ASPCA Animal Poison Control Center experts field tens of thousands of calls each year involving animal companions who've had potentially hazardous contact with insecticides, weed killers and pet-toxic plants. "Keeping animals safe from accidental poisonings should not end once you've stepped outside," says Dana Farbman, pet poison prevention expert. "Protecting your pet from potential hazards in your yard is just as critical." Here are things you should watch out for. Special to the Times
Keep in mind that many popular outdoor plants — including sago palm, rhododendron and azalea — are toxic to cats and dogs. Sago palm and other members of the cycad family as well as mushrooms can cause liver failure, while rhododendron, azalea, lily of the valley, oleander, rosebay, foxglove and kalanchoe affect the heart. Go to www.aspca.org/pet-care/poison-control/ for a list and photos of toxic and non-toxic plants for your garden.
Just like you, plants need food. But fertilizer that keeps our plants healthy and green can wreak havoc on the digestive tracts of our furry friends. Ingesting large amounts of fertilizer can result in a life-threatening gastrointestinal obstruction. Be sure to follow instructions carefully and observe the appropriate waiting period before letting your pet run wild outside.
Many gardeners use cocoa bean shells — a by-product of chocolate production — in landscaping. Popular for its attractive odor and color, cocoa mulch also attracts dogs with its sweet smell, and like chocolate, it can pose problems for our canine companions. Depending on the amount involved, ingestion of cocoa mulch can cause a range of clinical signs, from vomiting, diarrhea and muscle tremors to elevated heart rate, hyperactivity and even seizures.
Like fertilizer, herbicides, insecticide baits, sprays and granules are often necessary to keep our gardens healthy, but their ingredients aren't meant for four-legged consumption. The most dangerous forms of pesticides include snail bait with metaldehyde, fly bait with methomyl, systemic insecticides with disyston or disulfoton, mole or gopher bait with zinc phosphide and most forms of rat poison. Always store pesticides in inaccessible areas.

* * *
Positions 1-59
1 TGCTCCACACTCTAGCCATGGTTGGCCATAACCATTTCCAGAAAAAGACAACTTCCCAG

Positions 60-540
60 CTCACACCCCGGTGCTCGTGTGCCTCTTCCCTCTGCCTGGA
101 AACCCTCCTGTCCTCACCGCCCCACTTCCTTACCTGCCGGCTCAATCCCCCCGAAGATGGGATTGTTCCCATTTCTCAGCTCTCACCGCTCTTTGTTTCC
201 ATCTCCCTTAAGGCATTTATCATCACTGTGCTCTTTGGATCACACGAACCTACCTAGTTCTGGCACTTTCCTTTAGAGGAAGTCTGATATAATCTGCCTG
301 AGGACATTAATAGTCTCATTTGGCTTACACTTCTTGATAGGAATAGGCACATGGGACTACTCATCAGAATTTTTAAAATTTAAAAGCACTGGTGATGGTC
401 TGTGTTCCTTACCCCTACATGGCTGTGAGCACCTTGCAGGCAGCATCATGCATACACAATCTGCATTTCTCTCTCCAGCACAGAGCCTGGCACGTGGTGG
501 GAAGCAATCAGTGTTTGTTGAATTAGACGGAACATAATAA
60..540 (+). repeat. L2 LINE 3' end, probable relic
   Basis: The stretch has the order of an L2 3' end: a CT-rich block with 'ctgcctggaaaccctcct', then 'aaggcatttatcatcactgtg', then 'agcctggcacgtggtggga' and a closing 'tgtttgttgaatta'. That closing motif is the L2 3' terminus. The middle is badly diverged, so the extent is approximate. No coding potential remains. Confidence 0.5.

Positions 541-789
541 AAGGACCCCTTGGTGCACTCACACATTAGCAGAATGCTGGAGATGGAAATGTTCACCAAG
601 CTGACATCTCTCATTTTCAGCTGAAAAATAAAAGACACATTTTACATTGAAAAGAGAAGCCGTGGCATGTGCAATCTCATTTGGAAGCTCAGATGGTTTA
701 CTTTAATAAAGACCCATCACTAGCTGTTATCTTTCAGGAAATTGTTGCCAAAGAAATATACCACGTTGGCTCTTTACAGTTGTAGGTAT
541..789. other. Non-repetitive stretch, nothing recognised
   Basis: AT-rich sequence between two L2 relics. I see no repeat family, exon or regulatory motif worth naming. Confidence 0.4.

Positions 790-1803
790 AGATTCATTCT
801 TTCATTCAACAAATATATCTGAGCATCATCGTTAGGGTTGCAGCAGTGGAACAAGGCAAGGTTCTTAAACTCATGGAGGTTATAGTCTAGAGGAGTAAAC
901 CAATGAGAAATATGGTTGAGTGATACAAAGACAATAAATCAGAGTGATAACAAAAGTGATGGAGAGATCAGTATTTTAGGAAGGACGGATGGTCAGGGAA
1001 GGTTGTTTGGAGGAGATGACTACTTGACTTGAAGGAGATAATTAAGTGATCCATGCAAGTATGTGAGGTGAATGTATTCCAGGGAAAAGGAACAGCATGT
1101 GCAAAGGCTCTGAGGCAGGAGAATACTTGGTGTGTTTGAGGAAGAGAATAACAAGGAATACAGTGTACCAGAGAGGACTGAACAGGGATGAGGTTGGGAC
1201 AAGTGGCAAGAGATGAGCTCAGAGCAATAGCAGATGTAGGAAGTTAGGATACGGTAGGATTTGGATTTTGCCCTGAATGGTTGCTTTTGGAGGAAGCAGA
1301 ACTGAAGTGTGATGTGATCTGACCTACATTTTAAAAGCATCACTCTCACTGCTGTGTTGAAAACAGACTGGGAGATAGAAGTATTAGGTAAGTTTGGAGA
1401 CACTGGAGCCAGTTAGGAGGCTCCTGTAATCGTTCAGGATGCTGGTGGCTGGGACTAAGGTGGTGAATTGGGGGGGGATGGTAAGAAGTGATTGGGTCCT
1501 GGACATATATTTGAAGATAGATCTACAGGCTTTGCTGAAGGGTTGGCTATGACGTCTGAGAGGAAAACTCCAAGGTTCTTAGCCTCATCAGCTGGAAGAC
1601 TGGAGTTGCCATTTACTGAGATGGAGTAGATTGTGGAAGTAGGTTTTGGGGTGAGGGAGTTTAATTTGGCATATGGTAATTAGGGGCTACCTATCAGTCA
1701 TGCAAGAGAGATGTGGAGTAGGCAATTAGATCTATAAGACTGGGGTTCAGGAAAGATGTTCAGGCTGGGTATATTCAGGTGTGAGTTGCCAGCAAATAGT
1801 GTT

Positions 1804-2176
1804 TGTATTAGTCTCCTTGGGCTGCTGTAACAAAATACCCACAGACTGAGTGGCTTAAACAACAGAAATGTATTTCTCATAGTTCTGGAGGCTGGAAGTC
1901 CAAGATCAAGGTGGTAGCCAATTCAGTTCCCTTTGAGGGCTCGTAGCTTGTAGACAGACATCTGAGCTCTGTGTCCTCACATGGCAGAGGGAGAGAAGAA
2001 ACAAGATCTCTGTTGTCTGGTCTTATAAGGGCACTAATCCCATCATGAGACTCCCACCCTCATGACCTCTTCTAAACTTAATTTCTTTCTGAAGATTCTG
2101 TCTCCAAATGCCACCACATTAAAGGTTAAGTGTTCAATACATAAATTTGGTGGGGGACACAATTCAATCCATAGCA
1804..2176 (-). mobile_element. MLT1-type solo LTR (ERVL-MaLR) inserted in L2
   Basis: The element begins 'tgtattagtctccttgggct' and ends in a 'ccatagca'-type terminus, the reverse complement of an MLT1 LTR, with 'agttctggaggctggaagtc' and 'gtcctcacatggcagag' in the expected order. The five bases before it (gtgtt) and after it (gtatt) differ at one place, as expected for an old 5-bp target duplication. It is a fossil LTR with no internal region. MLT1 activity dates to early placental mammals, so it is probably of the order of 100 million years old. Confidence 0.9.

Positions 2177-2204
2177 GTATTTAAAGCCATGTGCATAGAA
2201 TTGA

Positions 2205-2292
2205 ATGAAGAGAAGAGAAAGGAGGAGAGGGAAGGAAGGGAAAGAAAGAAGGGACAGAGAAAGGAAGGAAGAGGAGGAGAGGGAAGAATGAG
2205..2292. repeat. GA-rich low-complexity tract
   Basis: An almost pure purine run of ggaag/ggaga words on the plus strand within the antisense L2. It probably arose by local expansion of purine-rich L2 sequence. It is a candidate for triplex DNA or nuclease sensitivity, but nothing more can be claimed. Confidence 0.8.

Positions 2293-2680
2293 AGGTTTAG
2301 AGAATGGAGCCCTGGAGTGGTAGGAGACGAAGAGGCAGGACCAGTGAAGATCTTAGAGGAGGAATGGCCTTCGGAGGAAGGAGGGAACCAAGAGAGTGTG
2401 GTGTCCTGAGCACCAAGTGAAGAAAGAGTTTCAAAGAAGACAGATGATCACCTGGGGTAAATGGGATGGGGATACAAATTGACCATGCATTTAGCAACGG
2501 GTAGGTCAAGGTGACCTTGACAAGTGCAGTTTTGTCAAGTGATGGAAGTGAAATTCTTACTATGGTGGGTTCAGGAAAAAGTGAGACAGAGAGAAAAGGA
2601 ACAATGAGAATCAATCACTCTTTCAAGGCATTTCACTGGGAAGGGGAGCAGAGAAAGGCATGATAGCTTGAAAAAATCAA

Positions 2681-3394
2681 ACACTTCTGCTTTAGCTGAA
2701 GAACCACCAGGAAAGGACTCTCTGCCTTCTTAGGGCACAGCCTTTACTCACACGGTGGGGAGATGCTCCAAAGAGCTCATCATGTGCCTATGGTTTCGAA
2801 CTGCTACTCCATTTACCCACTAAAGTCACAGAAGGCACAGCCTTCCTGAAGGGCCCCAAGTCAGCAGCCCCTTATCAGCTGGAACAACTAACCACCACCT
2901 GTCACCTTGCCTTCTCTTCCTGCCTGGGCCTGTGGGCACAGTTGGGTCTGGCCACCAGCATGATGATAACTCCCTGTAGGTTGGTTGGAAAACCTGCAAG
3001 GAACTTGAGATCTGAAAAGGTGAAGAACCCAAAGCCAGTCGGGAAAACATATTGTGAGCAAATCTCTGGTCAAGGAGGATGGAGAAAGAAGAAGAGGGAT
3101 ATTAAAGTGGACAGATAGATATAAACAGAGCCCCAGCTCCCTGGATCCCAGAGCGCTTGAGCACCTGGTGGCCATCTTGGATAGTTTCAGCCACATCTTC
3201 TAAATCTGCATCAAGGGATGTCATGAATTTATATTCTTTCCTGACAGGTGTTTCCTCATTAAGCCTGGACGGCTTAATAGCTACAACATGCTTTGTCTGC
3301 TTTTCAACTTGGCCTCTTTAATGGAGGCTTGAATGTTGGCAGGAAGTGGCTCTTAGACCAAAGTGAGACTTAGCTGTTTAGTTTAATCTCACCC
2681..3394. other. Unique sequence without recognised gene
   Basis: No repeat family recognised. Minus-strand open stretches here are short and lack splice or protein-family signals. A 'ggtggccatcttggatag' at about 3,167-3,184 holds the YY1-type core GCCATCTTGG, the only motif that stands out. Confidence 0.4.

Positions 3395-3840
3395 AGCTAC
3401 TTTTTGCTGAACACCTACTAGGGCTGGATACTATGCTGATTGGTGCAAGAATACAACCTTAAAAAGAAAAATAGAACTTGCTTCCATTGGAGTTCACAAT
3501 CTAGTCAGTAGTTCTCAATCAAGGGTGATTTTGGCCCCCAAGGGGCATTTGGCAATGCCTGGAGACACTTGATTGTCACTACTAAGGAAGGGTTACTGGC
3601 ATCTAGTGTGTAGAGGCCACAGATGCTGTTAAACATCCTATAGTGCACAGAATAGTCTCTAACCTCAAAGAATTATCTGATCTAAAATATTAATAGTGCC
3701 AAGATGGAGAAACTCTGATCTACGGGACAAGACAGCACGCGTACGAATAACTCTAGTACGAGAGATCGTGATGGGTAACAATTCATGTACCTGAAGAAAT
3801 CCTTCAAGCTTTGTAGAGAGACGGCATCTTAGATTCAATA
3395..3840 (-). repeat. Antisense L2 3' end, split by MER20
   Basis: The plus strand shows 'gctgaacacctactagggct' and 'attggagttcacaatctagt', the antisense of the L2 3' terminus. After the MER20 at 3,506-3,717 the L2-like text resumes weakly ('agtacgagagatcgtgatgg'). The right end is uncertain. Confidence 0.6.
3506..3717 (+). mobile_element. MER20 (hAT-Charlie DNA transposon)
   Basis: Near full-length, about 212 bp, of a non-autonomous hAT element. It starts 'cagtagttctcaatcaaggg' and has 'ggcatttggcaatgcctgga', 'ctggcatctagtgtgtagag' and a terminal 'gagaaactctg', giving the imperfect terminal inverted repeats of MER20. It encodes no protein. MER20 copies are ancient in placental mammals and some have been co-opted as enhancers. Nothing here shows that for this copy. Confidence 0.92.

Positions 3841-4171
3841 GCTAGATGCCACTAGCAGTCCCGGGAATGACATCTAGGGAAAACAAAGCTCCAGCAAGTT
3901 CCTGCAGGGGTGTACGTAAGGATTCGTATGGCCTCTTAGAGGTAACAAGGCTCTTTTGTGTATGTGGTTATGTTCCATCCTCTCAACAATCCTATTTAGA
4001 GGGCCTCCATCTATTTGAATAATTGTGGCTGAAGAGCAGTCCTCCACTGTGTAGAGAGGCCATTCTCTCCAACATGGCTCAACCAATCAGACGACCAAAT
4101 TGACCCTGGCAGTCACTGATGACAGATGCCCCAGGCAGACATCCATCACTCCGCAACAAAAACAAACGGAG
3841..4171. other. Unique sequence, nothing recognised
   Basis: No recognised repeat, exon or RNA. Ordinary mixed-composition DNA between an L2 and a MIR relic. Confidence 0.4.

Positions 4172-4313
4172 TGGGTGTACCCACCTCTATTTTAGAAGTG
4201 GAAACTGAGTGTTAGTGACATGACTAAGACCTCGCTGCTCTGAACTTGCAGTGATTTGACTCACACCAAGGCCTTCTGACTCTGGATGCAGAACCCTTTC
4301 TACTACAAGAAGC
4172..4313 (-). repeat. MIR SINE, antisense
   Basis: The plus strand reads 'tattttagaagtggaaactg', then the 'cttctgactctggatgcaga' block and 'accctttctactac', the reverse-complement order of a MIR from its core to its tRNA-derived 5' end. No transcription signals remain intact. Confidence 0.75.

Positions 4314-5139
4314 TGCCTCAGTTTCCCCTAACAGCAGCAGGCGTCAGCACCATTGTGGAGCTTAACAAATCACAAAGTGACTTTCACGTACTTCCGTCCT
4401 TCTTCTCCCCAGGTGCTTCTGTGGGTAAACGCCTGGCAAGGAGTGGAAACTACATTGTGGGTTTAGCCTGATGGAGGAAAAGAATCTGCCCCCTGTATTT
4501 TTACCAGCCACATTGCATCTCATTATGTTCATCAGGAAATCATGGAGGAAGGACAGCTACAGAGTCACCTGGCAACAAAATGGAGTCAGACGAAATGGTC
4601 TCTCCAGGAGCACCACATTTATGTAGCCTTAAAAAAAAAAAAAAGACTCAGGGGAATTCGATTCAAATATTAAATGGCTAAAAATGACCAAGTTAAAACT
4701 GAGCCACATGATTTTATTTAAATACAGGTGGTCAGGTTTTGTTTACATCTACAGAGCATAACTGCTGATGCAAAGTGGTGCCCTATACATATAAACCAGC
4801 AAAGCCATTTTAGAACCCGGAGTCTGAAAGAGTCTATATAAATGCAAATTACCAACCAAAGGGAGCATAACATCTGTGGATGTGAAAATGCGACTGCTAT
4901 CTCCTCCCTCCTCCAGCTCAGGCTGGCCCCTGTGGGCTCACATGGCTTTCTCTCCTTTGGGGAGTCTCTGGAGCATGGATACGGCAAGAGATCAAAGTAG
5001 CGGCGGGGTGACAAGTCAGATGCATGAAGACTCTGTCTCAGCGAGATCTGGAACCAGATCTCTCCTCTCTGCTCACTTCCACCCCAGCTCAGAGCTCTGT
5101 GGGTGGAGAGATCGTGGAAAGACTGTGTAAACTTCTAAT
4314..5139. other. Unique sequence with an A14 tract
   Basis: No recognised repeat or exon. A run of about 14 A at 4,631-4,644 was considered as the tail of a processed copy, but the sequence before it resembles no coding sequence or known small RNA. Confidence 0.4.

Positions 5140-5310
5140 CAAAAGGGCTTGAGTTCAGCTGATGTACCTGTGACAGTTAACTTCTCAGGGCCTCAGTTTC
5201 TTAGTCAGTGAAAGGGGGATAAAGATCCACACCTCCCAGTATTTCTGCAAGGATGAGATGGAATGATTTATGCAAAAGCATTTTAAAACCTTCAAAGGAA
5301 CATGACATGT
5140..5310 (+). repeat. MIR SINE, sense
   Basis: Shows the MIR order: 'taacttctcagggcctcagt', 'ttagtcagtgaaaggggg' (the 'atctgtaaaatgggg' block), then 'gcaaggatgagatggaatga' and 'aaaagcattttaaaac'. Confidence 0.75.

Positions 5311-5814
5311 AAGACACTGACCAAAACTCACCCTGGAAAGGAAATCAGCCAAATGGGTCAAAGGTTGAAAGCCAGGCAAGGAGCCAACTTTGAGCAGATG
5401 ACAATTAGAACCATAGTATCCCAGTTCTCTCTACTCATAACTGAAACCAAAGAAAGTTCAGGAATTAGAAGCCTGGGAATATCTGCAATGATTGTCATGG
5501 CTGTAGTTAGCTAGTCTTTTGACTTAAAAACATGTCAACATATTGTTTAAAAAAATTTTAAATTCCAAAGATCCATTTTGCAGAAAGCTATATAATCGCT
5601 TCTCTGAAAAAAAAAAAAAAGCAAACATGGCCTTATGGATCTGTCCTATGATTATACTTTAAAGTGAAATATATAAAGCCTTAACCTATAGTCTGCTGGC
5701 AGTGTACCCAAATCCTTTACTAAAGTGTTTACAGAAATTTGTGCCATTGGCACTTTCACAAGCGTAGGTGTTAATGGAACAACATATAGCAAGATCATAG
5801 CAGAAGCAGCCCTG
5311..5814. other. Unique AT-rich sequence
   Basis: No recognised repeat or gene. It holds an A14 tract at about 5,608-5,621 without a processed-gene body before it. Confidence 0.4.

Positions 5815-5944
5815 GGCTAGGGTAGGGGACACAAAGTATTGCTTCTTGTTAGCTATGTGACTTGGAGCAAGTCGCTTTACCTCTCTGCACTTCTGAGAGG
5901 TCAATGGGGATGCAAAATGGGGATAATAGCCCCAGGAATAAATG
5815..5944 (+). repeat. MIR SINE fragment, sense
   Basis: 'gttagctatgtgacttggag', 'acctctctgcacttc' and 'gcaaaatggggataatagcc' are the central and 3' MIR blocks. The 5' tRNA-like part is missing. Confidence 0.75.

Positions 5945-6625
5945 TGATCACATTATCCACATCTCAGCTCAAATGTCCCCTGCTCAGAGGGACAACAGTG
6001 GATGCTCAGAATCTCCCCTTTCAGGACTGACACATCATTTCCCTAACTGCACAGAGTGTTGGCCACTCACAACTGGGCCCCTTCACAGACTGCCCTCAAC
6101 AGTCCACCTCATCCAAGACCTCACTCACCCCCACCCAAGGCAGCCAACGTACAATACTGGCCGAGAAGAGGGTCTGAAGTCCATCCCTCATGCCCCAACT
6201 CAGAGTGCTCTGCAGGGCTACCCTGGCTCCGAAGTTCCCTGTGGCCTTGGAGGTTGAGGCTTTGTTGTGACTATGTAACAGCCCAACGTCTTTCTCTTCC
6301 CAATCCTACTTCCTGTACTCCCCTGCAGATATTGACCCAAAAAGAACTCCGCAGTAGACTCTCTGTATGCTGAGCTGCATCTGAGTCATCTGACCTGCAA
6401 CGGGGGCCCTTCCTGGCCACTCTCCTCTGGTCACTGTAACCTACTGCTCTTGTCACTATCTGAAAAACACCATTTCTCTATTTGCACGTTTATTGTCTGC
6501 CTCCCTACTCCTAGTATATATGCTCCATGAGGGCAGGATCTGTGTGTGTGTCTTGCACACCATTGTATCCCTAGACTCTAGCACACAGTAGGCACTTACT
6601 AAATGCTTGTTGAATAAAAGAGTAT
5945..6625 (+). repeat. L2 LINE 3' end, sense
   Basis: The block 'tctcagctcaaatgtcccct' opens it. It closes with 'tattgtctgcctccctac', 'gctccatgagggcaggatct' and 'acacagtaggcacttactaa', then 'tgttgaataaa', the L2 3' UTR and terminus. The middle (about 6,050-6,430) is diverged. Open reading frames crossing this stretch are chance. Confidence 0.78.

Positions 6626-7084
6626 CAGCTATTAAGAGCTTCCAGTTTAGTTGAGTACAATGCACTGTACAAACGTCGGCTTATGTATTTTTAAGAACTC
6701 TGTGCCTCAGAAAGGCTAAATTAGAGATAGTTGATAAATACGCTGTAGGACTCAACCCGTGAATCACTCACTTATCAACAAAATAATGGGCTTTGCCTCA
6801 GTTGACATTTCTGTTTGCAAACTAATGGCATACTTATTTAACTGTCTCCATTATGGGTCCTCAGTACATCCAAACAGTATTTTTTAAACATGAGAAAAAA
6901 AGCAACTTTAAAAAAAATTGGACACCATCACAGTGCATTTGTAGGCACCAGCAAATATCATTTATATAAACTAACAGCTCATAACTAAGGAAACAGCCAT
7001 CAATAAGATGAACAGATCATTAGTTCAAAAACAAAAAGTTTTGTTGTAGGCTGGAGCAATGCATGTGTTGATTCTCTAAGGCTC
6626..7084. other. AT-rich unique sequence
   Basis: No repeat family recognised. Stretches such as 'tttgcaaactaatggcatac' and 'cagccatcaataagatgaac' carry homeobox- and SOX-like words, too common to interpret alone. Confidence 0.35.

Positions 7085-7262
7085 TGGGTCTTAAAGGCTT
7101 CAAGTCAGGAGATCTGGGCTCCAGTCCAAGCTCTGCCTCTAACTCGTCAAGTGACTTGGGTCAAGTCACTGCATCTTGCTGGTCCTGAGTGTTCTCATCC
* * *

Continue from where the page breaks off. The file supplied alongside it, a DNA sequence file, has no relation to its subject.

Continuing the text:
Food and garden waste make excellent additions to garden soil, but depending on what you're tossing in the compost bin, they can also pose problems for our pets. Coffee, moldy food and certain fruits and vegetables are toxic to dogs and cats.
Fleas and ticks
Since fleas and ticks lurk in tall brush and grasses, it's important to keep those lawns mowed. Fleas can cause excessive scratching, hair loss, scabs, hot spots and tapeworms as well as anemia from blood loss in both cats and dogs. Ticks can cause similar effects and lead to a variety of complications from tick-borne diseases such as Lyme disease, Rocky Mountain spotted fever and babesiosis.
Unattended garden tools may seem like no big deal, but rakes, tillers, hoes and trowels can be hazardous to pets and cause trauma to paws, noses or other parts of a curious pet's body. Rusty, sharp tools caked in dirt may also pose a risk for tetanus if they puncture skin. Store all unused tools in a safe area, not haphazardly strewn on the ground.
Like their sneezy human counterparts, pets have allergies to foods, dust and even plants. Allergic reactions in dogs and cats can even cause life-threatening anaphylactic shock if the reaction is severe. If you do suspect your pet has an allergy, please don't give him any medication that isn't prescribed by a veterinarian. It's also smart to keep your pet out of other people's yards, especially if you're unsure of what kinds of plants or flowers lurk there.